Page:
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The VAR Review: Why Kevin de Bruyne’s goal for Man City vs. Real Madrid wasn’t disallowed

Because of the controversies surrounding Kevin De Bruyne's equalizer at the Santiago Bernabeu, we have provided an explanation on why the goal stood despite the VAR review.

Manchester City secured a 1-1 draw with Real Madrid at the Santiago Bernabeu in the first leg of the Champions League semifinals on Tuesday, thanks to a Kevin De Bruyne’s second-half equalizer, keeping things level, heading into the Champions League semi-final second leg next Wednesday.

After the game ended, there were rumblings that the Manchester City goal should have been disallowed because the ball seemed to have gone out-of-play in the build up. However, the subsequent VAR review, which deemed the goal to be legal, has been a source of debate and arguments.

Vinicus Jr. had opened the scoring for the defending champions in the 36th minute with a thunderous strike from a distance, giving fellow countryman Ederson, no chance.

Belgian playmaker Kevin de Bruyne equalized in the 67th minute, with a shot from outside-the-box to bring City on level terms.

What led to the controversy?

In the 66th minute, Bernardo Silva managed to save the ball from being out of play shortly before De Bruyne lost the ball to Camavinga.

Why Kevin De Bruyne's goal vs Real Madrid was not disallowed despite ball appearing to be out of play
Fig. 1, The ball saved from being out-of-play by Bernardo Silva

The France international played a poor pass into a central area that failed to reach his teammate, which Rodri intercepted and this eventually led to De Bruyne scoring the goal.

It was a goal which infuriated Madrid boss Carlo Ancelotti as he believed Bernardo Silva was out of play with the ball during the build-up to the equalizer.

Speaking on beIN Sports during the game, former Arsenal boss Arsene Wenger highlighted how the City goal should have been reviewed by VAR, before the broadcaster confirmed using 3D technology that the ball had gone out of play.

“The VAR normally should check if the goal is regular or not. In a situation like that they have to intervene,” Wenger said on beINSPORTS. “They did not go far enough back to check if the ball was out or not”, Arsene Wenger said.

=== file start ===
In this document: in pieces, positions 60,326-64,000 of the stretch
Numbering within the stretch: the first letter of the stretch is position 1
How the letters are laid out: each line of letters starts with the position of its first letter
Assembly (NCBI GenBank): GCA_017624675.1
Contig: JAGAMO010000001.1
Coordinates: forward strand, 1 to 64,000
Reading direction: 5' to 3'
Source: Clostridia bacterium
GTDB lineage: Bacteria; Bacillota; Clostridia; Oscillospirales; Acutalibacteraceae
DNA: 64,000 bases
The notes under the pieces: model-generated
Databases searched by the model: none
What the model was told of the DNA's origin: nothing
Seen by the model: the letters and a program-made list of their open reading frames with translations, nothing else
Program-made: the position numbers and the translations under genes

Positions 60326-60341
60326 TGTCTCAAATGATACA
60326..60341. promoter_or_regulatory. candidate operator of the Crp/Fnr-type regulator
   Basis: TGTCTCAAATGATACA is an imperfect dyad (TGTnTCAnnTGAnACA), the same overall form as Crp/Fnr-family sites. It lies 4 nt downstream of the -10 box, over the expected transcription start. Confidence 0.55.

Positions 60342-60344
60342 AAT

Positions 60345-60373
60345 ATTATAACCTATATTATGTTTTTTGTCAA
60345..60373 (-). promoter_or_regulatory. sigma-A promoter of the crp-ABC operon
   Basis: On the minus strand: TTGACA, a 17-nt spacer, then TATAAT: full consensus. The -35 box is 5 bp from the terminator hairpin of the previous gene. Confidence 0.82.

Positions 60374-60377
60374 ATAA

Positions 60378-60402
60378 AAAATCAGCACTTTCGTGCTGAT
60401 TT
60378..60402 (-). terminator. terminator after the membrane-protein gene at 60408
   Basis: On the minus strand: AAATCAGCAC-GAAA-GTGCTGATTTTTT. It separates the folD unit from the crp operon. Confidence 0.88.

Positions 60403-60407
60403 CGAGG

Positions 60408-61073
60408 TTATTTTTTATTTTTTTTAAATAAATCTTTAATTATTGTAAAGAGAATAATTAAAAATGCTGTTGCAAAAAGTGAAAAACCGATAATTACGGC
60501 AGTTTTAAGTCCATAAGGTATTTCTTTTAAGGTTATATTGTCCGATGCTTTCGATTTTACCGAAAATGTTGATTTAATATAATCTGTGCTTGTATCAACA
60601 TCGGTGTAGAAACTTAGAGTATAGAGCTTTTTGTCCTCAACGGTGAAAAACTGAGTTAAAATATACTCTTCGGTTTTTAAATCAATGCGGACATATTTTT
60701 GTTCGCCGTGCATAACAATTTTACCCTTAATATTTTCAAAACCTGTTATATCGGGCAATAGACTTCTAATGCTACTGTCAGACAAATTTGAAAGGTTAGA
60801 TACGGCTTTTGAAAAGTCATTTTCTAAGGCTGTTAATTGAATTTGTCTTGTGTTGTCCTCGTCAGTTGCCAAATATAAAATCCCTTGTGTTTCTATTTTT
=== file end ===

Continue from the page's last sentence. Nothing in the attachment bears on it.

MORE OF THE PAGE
Did not go far enough back, or shouldn’t go further back? There are key parts to the VAR protocol.

But what of the image that was shared to prove the ball was out?

“It was out. It’s not me saying it; the technology does,” Ancelotti said in his postmatch news conference. “It surprises me. They’re small details, but the referee wasn’t attentive.”

Image
Fig. 2, A 3D graphical model created by broadcasting television beINSPORT

The image was from a graphical model created by television broadcaster beINSPORTS, shown on its Champions League coverage. It isn’t approved for use or available to the VAR, and there is no specific technology to check the ball going out of play on the sideline. No one can be truly certain the ball went out of play, yet the TV graphic was presented as fact while the assistant was very close with a clear view.

VAR decision on the goal and build-up

Firstly, you need to understand the VAR had a look for a little moment into the build-up to this goal but members of the team and the onfield referee chose to stay with the initial decision.

VAR decision states: Goal stands.

The graphic shared widely on social media, and referenced by Ancelotti, has taken much of the attention — but all is not what it seems.

ESPN sources have confirmed that goal was allowed to stand because the attacking phase of play (APP) was reset when Eduardo Camavinga gave the ball away with a poor pass under no pressure after the ball may have gone out of play.

Note: According to the rule, anything before that pass isn’t valid for a review.

It was very clear evidence the Attacking-phase-of-play (APP) has been reset and the VAR could not review prior to Camavinga needlessly giving the ball away.

Needless to say, the official language in the Laws of the Game (page 141) says “it may be necessary to review the attacking phase of play which led directly to the decision/incident.”

Since VAR was not able to intervene, the goal stood.

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